Not So Fast With The Private Surveillance

A revealing–no pun intended–reaction to news of Steven Salaita’s troubles at the University of Illinois was that he was only paying the price for having his social media speech monitored (or surveilled) by his employer. As the argument goes, all employers monitor social media; we should all accept the consequences–in our places and zones of employment–of our public speech being monitored by our employers in non-workspace settings; Salaita’s employer did just that; he should deal with the consequences.

In an earlier post, I noted some of the adverse implications of such a situation for academics. But it is problematic for all workers, precisely because of the not-so-benign assumptions smuggled into its premises. First, it  uncritically accepts employer surveillance, not just of work spaces but of speech zones elsewhere as well–the restriction to social media networks is a red herring. This premise suggests we have no expectations of privacy–0r vastly lowered ones–in public spaces; but we clearly do, as our reactions to rude eavesdroppers at our restaurant table or street-corner conversations would suggest. Rather than meekly rolling back the boundaries of acceptable private surveillance to include more speech zones, this debate offers us an opportunity to inspect and examine where and how–and to what end–we consent to having our communications monitored by our employers.

Second, what does it mean to allow the content of our non-work space speech used against us in work space decisions such as hiring and firing? It means introducing an element of critical control and scrutiny into a domain where we expect to speak freely, to permit a regulation of speech by an entity as powerful, if not more, than governmental ones. No legal strictures would be required for chilling effects to be produced; the mere fear of the denial of livelihood would be enough. (Unsurprisingly, political activism of all stripes becomes easier when means of livelihood are not at stake; not for nothing is the tenured radical’s freedom so often lampooned by his critics.) The paucity of First Amendment restrictions on private employers is well-known; permitting their expansion, just because the technical means enable it, is to concede defeat all too quickly. Moreover, to permit it in a zone where the technical means permit it is to open the door to more extensive surveillance provided the technical means can be made available. This is to lose the argument at precisely the wrong point. After all, why not just micro-chip all from birth so as to permit future employers make the most informed decisions regarding suitability?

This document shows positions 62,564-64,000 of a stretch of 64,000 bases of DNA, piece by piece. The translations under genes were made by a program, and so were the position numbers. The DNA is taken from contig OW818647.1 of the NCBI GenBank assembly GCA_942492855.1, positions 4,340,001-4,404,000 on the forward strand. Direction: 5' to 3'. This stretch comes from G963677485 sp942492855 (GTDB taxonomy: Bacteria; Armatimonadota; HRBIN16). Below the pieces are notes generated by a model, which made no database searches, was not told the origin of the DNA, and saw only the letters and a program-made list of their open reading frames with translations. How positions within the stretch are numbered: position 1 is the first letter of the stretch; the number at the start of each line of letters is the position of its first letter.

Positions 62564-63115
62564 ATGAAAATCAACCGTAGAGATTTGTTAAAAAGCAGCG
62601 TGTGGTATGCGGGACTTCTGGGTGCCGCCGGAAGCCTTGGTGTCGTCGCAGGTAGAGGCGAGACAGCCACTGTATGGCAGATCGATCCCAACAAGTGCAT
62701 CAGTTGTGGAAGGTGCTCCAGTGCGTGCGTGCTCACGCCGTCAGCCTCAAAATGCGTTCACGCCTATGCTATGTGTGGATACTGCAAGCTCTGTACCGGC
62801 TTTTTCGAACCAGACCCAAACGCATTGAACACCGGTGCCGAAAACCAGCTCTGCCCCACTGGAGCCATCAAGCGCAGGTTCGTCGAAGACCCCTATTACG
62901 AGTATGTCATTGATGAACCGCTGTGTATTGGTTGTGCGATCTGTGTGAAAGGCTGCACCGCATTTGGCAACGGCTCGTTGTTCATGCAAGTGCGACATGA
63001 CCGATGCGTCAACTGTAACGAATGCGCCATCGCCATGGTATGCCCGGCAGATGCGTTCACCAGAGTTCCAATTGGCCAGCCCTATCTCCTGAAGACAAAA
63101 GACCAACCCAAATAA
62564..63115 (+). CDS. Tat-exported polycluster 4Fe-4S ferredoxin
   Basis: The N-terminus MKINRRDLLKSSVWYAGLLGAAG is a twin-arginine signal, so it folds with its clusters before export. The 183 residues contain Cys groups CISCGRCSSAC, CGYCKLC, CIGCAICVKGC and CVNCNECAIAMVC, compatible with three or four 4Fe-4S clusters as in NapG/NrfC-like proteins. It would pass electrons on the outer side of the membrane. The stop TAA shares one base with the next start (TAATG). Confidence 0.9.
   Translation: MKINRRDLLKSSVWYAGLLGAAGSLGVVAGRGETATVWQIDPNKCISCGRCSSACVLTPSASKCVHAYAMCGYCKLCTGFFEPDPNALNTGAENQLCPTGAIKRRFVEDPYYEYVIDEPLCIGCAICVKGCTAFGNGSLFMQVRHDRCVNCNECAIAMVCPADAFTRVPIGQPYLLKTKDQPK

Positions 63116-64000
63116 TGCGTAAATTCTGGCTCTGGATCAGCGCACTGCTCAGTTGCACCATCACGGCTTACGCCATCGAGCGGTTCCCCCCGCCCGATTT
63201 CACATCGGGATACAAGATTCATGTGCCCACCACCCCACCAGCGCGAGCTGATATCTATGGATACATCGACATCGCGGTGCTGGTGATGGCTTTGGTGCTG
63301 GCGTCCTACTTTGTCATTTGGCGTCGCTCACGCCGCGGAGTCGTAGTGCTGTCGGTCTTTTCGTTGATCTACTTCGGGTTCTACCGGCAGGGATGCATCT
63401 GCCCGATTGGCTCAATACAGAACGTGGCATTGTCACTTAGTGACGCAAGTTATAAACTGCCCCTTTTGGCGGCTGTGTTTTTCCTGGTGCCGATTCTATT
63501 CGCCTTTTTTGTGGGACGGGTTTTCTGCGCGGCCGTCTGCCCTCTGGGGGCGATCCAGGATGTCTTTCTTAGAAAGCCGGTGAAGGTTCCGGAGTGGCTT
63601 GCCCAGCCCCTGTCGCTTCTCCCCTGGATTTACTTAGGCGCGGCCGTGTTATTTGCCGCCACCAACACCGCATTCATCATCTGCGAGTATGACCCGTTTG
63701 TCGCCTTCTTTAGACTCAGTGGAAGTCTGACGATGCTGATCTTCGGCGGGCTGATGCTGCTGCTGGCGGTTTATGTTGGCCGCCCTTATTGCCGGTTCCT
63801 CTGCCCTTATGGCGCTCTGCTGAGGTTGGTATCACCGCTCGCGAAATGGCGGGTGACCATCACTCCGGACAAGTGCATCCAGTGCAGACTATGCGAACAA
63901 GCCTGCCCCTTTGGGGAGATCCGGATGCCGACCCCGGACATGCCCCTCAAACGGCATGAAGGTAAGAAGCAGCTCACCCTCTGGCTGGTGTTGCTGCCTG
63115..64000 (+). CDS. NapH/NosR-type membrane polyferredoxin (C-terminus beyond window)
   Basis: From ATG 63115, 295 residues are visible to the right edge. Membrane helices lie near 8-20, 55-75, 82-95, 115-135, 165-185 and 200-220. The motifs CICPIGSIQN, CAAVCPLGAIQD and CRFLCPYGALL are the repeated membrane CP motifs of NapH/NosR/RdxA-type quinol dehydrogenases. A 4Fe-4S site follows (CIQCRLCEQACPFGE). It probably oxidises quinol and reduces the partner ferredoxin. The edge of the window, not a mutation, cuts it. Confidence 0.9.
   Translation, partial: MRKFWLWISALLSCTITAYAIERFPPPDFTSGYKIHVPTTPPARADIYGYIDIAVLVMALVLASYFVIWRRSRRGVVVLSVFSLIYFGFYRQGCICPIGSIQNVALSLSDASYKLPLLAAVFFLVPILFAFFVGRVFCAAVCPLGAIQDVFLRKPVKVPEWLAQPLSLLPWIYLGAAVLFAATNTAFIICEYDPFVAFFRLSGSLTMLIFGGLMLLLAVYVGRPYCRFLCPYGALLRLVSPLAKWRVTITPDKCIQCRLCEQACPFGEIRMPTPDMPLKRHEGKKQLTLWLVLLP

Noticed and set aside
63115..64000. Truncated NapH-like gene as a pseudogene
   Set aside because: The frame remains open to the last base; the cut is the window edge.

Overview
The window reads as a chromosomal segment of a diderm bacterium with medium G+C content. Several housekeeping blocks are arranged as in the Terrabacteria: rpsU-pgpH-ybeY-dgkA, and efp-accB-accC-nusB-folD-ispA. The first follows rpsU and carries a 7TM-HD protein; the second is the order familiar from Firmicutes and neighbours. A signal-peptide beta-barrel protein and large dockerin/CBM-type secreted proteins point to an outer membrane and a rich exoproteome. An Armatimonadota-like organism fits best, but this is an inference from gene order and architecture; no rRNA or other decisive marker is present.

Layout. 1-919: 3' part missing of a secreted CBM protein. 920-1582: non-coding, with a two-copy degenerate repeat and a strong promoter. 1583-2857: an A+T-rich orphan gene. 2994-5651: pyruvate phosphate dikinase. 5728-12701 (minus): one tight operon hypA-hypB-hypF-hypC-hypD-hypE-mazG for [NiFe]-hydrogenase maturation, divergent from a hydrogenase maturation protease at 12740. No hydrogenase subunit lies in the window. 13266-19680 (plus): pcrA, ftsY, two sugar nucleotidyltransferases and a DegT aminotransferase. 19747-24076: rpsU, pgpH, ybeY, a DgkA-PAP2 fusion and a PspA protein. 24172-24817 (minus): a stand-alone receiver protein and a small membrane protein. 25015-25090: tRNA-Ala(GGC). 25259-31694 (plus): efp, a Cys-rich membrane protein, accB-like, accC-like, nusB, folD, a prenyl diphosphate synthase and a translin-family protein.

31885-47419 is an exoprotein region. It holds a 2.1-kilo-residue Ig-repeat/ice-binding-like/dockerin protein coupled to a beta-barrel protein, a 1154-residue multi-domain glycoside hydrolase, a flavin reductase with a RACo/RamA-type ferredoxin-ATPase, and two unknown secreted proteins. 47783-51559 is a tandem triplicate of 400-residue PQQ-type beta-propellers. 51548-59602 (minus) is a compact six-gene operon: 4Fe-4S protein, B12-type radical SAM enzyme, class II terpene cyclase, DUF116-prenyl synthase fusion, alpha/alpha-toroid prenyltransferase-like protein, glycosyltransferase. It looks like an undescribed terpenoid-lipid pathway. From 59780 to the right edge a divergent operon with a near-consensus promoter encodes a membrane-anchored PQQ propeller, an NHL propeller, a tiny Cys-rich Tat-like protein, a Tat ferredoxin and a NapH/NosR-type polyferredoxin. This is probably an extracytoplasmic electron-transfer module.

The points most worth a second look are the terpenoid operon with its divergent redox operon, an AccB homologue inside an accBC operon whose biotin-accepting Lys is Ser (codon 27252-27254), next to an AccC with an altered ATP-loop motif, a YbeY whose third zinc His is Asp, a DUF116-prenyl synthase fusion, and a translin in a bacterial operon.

This reaction–the surveillance is in place, it is inevitable–is also depressingly indicative of the acceptance of an asymmetric surveillance; there is no talk of increasing employer–or chief executive–transparency to accompany this rollback of privacy safeguards. And lastly, as always there is the most appalling suggestion of all, more indicative of a civilizational  decline than anything else: when it comes to doing business, to making money, all concerned enter a morality-free zone of sorts; no imperative larger or more grand than an increase in profits need animate anyone’s actions.